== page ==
Stanford’s leadership in these and other fields attracts students from around the world. Over the past decade, we have seen a dramatic increase in the number of highly qualified undergraduate applicants, with more than twice as many applicants as we had in 2000. At the same time our yield — the percentage of students offered admission that choose to come to Stanford — reached a new high of almost 77 percent. As a result, fewer than 6 percent of the 38,828 applicants could be admitted to the Class of 2017.
In addition to turning away many exceptional students, we have seen a shift in campus composition. Thirty years ago, Stanford’s student body was about equally divided between undergraduate and graduate students. But over the decades, that balance has shifted, and today fewer than 45 percent of our students are undergraduates. If postdoctoral students are included, undergraduates drop to 40 percent of the total student population.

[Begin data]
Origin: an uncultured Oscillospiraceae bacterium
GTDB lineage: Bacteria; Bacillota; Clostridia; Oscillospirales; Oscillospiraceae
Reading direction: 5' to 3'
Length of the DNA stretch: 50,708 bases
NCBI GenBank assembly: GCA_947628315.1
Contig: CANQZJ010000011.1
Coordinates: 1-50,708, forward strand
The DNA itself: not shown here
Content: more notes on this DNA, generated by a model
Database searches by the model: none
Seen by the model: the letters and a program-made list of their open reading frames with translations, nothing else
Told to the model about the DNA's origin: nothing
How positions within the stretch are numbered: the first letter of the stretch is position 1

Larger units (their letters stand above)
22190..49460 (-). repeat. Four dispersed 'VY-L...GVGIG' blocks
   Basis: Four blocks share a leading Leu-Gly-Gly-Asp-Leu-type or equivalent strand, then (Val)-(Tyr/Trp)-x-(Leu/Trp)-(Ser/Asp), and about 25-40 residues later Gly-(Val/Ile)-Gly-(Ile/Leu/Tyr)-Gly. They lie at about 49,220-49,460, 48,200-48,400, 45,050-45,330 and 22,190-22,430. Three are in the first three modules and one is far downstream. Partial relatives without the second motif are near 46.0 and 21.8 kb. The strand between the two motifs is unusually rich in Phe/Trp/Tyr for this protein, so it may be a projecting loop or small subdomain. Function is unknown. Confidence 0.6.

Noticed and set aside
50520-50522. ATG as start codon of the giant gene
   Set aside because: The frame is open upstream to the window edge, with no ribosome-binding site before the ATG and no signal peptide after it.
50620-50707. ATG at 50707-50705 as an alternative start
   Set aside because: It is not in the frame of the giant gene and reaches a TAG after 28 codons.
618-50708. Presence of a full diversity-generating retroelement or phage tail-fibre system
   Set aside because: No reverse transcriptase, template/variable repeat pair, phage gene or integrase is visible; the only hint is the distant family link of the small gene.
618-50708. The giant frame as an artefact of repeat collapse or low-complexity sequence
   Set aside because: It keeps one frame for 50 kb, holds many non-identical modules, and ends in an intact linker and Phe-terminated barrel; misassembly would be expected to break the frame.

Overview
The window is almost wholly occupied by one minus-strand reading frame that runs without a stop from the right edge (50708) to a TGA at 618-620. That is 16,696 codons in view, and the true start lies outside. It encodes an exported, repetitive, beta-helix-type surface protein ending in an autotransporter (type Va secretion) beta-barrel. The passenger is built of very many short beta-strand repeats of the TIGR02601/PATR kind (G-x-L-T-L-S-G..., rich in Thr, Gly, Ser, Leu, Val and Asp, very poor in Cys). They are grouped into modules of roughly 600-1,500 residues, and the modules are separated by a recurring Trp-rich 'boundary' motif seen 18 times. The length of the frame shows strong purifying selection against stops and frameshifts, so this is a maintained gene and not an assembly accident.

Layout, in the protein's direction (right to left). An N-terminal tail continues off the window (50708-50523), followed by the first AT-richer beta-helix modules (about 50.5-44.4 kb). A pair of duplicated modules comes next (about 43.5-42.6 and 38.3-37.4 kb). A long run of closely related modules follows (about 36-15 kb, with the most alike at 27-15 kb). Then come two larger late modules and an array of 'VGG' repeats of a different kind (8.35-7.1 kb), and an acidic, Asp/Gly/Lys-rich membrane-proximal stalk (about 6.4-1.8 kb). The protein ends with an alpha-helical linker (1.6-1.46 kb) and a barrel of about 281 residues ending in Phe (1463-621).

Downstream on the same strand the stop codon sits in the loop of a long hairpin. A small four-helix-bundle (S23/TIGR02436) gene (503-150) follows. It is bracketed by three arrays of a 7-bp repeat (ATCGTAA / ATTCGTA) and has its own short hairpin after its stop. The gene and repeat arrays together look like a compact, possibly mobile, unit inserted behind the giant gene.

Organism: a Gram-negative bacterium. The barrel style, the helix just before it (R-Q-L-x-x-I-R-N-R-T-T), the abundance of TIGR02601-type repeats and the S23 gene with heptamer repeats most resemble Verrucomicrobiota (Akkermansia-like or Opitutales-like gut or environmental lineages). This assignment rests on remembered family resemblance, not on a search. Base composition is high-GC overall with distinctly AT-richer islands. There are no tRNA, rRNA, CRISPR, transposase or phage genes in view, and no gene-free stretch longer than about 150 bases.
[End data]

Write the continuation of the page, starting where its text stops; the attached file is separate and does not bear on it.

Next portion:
Both undergraduate and graduate education fuel the university’s culture of innovation, and this year, we began discussing the possibility of expanding the number of undergraduates to achieve a more historic balance. If we do so, it will be a very gradual adjustment over the next 15-plus years. We believe we have a responsibility and the ability to educate more students and that it is in keeping with the founders’ vision.